As the years pass and one begins reading between the lines of terms and conditions, tax reports, insurance documents and much more. We realize there is an importance to what is on print, one doesn’t want to lied too or misrepresent themselves. This goes the same for Job Descriptions and many other HR functions that upper management controls. The growing issue now is with the ease of use and access of hundreds of jobs through the tip of our fingers. Organizations now must continue to keep their own image of the company clean and current. This is one of the more daunting and put off tasks of HR management, though it is known to be one if not the most important.
Job Descriptions play a crucial role in recruitment. When seeking to fill a new position, the job description is most likely the second things an applicant looks for, after the compensation. It is the foundation for the type of individual you are looking for to fill the role, but it also gives a strong image of the organization as well as a look into its culture. Maintaining job descriptions is difficult in itself, because often times HR managers don’t know what they are looking for. One of the issues with developing these job descriptions comes from the start in knowing the actual role and work being done in that open position. If the organization isn’t set up properly for HR to explore those departments and complete its due diligence of the job, then assumptions may be made giving job applicants inaccurate job duties. Another issue with this, is that the job is changing constantly requiring new and different skills. This process can also be lengthy to create an effective job description. I recommend HR professionals to look outside, and see what other managers within the industry are including in their job descriptions as well as their turnover. Turnover is a good measure of job descriptions.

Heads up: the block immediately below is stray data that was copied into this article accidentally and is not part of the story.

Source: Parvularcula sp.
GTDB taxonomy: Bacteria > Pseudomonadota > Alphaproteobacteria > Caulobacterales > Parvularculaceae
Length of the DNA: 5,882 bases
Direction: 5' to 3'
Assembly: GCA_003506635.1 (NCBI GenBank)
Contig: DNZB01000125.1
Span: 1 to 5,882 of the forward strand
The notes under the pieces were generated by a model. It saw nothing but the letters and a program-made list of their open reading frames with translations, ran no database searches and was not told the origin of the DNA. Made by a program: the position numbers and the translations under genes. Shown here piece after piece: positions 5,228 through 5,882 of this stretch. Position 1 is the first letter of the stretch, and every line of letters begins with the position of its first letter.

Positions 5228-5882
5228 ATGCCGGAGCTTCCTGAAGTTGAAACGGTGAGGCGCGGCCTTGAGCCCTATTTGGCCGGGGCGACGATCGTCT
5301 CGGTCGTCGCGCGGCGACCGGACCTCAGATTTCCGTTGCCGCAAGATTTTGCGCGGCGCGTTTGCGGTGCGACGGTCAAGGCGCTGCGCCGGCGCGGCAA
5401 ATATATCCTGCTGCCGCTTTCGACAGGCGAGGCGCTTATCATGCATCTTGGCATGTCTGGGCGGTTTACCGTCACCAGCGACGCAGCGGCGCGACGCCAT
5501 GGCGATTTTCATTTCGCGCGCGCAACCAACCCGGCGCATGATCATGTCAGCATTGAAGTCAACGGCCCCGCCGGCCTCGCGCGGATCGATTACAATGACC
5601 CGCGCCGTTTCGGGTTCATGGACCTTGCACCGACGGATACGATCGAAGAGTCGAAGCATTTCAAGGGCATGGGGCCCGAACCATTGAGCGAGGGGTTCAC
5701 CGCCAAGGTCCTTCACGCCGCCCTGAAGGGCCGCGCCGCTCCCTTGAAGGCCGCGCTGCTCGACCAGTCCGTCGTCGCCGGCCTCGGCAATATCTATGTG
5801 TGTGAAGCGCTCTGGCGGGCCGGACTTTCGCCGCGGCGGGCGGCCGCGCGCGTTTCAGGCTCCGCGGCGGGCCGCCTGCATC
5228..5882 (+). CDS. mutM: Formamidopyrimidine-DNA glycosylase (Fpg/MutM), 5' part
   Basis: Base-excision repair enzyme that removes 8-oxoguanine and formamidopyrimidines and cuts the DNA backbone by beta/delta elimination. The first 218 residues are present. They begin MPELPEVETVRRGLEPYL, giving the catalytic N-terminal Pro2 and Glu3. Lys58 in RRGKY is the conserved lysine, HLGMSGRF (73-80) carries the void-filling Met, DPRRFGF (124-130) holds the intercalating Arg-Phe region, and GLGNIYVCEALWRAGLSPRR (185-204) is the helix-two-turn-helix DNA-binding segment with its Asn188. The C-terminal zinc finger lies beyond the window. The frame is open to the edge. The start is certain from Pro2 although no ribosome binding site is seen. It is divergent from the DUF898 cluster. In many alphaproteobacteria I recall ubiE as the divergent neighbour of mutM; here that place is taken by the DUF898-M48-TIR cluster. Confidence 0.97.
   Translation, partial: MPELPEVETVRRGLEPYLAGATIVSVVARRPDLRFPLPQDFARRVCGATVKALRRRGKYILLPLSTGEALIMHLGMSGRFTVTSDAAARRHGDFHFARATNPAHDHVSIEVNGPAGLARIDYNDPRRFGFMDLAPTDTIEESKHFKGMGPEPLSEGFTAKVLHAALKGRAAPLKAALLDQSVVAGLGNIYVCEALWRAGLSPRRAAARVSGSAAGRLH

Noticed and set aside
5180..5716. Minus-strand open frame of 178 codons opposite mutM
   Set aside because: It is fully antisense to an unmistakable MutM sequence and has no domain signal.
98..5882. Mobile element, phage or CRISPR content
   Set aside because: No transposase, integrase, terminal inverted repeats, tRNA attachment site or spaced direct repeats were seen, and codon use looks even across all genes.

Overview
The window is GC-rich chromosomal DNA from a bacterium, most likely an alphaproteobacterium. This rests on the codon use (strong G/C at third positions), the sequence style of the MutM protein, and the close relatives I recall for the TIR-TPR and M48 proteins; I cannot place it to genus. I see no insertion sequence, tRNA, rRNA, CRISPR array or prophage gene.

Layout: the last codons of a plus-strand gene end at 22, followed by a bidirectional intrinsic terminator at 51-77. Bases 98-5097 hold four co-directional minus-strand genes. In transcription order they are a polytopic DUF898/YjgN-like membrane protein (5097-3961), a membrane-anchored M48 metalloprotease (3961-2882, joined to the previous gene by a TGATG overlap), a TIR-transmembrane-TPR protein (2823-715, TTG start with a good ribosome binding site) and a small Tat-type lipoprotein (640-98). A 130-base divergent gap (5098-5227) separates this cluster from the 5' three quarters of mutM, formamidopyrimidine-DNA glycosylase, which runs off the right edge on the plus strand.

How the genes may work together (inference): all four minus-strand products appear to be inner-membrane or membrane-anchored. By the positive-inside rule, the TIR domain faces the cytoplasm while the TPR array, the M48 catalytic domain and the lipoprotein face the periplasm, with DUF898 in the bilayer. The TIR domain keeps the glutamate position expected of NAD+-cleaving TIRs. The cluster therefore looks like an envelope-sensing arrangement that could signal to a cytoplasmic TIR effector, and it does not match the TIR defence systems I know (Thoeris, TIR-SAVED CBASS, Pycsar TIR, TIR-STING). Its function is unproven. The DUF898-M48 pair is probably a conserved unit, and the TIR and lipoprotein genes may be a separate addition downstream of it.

Nonetheless, job descriptions are crucial for HR, upper management, and the organization as a whole because those job descriptions are what will create the image of the company. They work as a guide for recruitment which is why they are important for the growth of the organization. Creating a misleading job description not only harms the internal idea of the job and its tasks but gives the potential applicant the wrong idea of the work they expect to complete. Job descriptions are possibly the least utilized tool of reference, and neglected that is proven to help organizations achieve success long-term. If done correctly, companies who consistently develop and update job descriptions will see success in hiring because with the right job description, the position will fill itself with the perfect applicant.